-cassandra.ip         : If using Cassandra, the host of the cluster
-file.path            : If using files as backend, the absolute path to the file
-mongodb.host         : If using MongoDB, the host of the cluster
-riak.default_bucket  : If using Riak, the name of the bucket
-riak.node.X          : If using Riak, the nodes that form the cluster (riak.node.1, riak.node.2, etc.)

Setting up a file for static configuration

Photon can be configured either directly from the command line or from a file, and parameters can be combined from different sources. The order of priority in which the configuration is build is the following:

  1. Command-line arguments

  2. photon.properties in the working directory

  3. resources/photon.properties

  4. resources/config.properties

Example of property file:

# Microservice identifier (default = photon):
# AMQP endpoint (default = amqp://localhost):
# Number of cores assigned for parallel stream processing
# (default = number of cores on your machine):
# Local folder with projections, in EDN format, to pre-load on start
# (default = /tmp/photon):
# DB backend plugin to use, several options currently available:
# Depending on the backend, you'll need to set up the DB plugin:

Running in a Docker based system

This includes Docker itself and related projects (compose, machine etc), and also in systems that can use Docker containers, such as Kubernetes, Mesos and the like.

Photon is published to an Artifactory backed Docker registry.

The coordinates for the image is simplicityitself-muon-image.jfrog.io/photon:latest

You can set the configuration options by altering the command line to be used.

You set the variable MUON_URL to the correct location for your system to enable Photon to connect to the Muon network.

This Docker Compose snippet shows how this can be done.

    image: simplicityitself-muon-image.jfrog.io/photon
      - MUON_URL=amqp://muon:microservices@rabbitmq
      - rabbitmq
      - "3000:3000"
      - "3000"
    command: -jar target/photon.jar -rest.host

This updates photon to listen for HTTP traffic on all network interfaces.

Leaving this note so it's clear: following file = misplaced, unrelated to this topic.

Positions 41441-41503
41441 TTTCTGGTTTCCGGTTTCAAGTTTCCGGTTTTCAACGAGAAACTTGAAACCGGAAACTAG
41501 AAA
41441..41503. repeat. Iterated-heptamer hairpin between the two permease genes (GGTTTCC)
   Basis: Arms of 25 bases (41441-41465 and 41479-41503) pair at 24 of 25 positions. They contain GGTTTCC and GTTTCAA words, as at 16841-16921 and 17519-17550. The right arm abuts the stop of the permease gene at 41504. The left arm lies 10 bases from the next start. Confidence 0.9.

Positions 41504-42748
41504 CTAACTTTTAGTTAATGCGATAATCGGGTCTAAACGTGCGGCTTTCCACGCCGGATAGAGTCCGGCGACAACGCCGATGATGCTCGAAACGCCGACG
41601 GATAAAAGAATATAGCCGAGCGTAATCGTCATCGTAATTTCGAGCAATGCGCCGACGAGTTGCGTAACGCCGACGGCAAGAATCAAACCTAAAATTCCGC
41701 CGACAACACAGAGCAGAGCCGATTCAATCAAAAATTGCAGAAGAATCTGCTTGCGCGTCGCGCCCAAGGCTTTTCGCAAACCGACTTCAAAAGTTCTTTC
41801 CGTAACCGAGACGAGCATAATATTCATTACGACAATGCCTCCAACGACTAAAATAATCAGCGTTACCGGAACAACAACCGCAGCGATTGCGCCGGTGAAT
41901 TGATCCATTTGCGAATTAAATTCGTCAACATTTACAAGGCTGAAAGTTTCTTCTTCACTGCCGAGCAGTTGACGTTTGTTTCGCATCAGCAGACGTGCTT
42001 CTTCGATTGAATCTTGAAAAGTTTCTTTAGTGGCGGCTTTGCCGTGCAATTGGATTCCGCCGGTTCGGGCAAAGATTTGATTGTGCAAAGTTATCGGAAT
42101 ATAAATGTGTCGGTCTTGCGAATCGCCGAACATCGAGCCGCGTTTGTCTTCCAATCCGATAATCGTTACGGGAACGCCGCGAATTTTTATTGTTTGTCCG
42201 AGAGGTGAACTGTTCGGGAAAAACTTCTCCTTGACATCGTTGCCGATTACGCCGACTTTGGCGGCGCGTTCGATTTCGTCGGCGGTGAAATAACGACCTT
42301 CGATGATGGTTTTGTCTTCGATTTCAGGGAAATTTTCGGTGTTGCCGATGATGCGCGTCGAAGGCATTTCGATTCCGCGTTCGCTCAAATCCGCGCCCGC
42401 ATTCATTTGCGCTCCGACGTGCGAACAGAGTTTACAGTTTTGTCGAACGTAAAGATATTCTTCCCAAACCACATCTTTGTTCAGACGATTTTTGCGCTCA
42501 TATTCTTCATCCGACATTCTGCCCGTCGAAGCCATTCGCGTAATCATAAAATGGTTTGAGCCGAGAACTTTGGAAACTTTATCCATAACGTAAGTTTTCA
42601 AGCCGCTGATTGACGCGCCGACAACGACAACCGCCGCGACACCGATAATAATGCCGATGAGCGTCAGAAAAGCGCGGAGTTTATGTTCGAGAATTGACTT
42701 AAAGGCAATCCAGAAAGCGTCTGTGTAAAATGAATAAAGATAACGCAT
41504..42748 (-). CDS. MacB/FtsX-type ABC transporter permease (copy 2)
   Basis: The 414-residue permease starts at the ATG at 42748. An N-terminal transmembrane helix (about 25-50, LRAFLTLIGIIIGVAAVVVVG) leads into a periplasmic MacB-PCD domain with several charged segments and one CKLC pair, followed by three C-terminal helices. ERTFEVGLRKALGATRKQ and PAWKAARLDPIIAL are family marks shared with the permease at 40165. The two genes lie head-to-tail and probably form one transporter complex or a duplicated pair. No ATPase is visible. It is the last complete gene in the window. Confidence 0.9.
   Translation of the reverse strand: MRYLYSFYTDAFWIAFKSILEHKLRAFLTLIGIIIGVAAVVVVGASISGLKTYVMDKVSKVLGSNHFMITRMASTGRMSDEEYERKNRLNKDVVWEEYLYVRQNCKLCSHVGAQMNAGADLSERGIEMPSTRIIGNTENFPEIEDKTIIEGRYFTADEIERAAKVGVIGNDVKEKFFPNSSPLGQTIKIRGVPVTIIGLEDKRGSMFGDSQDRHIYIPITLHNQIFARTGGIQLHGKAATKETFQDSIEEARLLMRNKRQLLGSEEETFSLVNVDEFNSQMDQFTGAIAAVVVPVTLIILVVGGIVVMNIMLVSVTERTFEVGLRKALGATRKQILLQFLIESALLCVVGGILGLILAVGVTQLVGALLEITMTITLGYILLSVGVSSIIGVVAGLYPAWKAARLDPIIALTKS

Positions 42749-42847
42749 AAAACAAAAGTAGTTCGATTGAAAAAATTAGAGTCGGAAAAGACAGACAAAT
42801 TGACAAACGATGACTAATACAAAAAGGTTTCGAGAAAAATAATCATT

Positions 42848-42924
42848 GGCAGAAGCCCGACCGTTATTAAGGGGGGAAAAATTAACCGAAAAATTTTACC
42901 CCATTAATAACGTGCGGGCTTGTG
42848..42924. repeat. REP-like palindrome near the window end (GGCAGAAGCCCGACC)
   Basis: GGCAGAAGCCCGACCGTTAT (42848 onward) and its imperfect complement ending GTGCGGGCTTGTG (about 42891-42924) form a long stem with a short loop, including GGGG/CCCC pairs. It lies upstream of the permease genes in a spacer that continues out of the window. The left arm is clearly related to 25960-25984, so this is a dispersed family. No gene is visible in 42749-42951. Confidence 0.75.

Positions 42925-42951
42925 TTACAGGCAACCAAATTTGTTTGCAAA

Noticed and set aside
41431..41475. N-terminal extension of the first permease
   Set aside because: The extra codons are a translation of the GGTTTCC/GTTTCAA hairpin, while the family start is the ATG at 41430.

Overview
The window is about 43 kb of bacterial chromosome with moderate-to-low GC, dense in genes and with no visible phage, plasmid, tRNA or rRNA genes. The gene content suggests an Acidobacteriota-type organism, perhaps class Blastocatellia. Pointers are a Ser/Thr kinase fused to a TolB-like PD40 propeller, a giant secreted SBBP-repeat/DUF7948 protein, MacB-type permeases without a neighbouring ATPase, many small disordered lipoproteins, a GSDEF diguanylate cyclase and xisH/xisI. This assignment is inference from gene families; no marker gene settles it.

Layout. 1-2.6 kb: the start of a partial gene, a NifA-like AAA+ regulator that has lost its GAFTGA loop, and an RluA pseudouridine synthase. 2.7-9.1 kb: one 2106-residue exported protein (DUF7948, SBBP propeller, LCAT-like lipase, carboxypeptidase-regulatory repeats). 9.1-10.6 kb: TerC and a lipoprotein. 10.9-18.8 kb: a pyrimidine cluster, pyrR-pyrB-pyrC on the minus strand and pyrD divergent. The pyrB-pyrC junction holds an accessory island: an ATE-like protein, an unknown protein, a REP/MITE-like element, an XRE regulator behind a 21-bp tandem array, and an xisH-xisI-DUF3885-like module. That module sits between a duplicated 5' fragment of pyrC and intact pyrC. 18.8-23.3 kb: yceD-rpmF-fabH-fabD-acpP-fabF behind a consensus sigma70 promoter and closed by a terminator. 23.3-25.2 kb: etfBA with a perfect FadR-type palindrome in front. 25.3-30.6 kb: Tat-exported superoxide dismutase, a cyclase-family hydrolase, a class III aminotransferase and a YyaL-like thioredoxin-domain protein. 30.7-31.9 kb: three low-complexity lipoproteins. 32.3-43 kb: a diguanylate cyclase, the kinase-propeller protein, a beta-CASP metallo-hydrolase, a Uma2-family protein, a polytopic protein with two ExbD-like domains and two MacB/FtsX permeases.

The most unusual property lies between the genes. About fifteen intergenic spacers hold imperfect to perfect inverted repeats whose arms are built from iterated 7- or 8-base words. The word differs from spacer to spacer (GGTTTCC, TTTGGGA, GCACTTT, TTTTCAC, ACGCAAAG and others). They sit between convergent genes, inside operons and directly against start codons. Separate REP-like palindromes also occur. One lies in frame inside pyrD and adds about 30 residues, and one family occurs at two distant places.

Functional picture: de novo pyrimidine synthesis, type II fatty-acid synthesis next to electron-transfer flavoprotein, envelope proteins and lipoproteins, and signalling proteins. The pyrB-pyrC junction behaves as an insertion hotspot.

Photon is internally fully event sourced. All changes in internal state are mediated via one of the internal streams (denoted with __XX__)

You can perform a backup in one of two ways.

Copy backing data store

The backing data store (H2, Cassandra etc) contains all information necessary to back up the system. The data store, such as the h2 db file, can be copied and archived to create a usable backup.

The contents of the backing data store are kept compatible over minor version updates only, and may not be compatible over major versions.

Stream based

The stream __all__ contains all of the configuration updates made over the lifetime of the system, along with all of the data that it has persisted.

You can instruct photon to replay this stream in its entirety and persist this to disk. Once it has done so, you can use that file to recreate a runtime clone of the original Photon.

This method is fully portable, and will be compatible over major version upgrades of Photon.

> muon replay __all__ '{"stream-type":"cold"}' >> /tmp/backup

This creates a log file that contains all events in the Photon.

To restore from this file

> cat /tmp/backup | muon event


Backing data stores

Photon persists streams into a variety of different data stores, provided by internal persistence plugins.

The default docker image provided uses the embedded H2 plugin, which persists to the container local disk.

Embedded H2